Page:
“If there’s one thing that the environmental movement has not been very good at is pointing the fingers and telling people what to do and how to live,” said Dr. Karen O’Brien this past Wednesday during her talk on climate change.
O’Brien is a sociology and human geography professor at the University of Oslo, whose research explores the ways that climate change, biodiversity loss and other large-scale environmental transformations interact with other processes to worsen inequity, increase vulnerability and undermine sustainability.
“There’s a lot of climate research that really shows that we don’t see something and we believe it,” O’Brien said. “But we actually tend to see exactly what we believe rather than believing that we see.
“Not just in society but also us individuals, you want to be really open to change,” she said. “Our values are driving a lot of what we are doing, but our worldviews are also important; they give us a perspective on life.”
The idea of environmental transformation, according to O’Brien, is defined as physical and qualitative in changes in form, structure, and meaning.
These transformations rely on working together to fix the problem. O’Brian challenges the idea that we as people find credible excuses that we can’t do something to help, that it is bigger than us.
Kelsie Titus, senior environmental studies major and ResLife sustainability coordinator for Sonoma State University, was happy with the event turnout. According to Titus, she has committed herself to doing her best in educating and inspiring others to lead a more sustainable lifestyle.
“This event went hand in hand with increasing awareness on climate change and the action that humans are capable of achieving when working together and being mindful of the connection that we have with one another and the planet,” Titus said. “The farm to table reception promoted the idea of supporting local farmers, which also promotes sustainability.”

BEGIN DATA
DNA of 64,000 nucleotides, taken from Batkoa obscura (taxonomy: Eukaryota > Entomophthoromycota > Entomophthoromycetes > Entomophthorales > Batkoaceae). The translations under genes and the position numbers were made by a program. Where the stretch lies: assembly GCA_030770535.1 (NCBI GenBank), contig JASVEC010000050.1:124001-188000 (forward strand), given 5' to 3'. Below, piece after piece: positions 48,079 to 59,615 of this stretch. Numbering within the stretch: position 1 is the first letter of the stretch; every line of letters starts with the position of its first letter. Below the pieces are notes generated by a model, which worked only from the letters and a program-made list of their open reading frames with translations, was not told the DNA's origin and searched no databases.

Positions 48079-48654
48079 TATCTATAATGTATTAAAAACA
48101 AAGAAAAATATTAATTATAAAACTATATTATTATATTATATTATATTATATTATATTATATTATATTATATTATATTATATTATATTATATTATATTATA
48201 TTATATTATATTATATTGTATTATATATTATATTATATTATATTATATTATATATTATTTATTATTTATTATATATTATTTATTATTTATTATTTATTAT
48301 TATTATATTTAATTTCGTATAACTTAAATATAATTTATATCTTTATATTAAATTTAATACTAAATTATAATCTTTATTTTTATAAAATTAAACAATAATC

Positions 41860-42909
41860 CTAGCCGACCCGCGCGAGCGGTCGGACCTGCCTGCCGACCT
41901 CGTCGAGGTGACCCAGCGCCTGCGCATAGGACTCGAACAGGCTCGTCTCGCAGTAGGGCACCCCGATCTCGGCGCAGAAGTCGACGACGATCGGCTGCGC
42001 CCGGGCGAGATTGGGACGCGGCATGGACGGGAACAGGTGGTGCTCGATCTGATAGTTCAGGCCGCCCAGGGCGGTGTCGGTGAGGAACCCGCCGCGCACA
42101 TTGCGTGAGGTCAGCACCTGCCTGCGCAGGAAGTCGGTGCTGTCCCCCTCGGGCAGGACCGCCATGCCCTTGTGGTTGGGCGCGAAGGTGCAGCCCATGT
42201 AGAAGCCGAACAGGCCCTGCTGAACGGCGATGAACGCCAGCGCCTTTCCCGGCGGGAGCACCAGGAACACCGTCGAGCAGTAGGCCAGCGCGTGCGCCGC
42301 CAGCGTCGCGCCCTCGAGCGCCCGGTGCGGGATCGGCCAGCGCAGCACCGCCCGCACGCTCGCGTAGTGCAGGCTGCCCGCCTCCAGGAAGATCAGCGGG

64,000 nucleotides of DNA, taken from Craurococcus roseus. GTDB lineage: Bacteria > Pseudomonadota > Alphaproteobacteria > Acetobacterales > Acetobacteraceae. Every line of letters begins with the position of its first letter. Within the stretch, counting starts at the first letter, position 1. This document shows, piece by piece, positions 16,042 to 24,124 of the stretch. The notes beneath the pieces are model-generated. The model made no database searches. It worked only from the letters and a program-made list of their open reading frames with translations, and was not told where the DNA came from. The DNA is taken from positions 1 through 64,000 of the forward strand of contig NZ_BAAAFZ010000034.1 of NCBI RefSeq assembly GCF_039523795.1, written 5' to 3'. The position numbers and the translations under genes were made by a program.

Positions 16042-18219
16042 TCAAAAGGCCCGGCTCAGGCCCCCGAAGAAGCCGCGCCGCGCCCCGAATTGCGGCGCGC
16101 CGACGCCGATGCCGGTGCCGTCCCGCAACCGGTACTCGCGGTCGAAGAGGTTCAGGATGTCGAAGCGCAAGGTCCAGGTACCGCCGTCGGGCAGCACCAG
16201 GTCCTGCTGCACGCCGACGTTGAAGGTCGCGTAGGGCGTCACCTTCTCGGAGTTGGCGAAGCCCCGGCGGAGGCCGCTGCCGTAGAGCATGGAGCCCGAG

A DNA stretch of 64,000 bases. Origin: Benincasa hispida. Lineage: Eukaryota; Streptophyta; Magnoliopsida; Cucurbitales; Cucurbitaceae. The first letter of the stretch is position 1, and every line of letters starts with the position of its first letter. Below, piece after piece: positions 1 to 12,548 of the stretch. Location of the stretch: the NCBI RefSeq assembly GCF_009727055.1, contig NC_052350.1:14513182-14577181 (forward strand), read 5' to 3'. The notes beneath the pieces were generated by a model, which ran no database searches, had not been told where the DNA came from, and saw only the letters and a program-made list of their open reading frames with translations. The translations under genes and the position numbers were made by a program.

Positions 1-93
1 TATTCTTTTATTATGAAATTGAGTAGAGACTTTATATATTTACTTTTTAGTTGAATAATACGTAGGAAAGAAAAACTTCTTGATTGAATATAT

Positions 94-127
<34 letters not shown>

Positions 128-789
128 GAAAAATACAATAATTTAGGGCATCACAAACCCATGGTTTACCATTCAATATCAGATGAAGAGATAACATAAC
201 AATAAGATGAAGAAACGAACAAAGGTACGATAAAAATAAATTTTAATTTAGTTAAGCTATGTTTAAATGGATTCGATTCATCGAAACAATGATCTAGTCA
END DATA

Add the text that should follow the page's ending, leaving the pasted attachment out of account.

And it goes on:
O’Brien’s outlook on us as humans is not to blame, but to acknowledge that people are the most powerful solution to climate change. With this knowledge, one small change from each one of us can and will have an effect on climate change.
“Choice makes the difference,” O’Brien said. “If you tell people how to change, then it becomes my issue and not theirs and then it’s almost imposed on you, but if you just let people make one difference it generates curiosity.”
The struggle to get people involved, especially when dealing with social norms, has weight on where people find it necessary to put their efforts.
“I have found it very challenging to get students involved in wanting to actively learn about sustainability,” Titus said. “Dr. O’Brien’s speech gave me hope that the culture on campus is shifting to want to be more green and aware of the practices that can be incorporated into everyday life in order to be more sustainable.”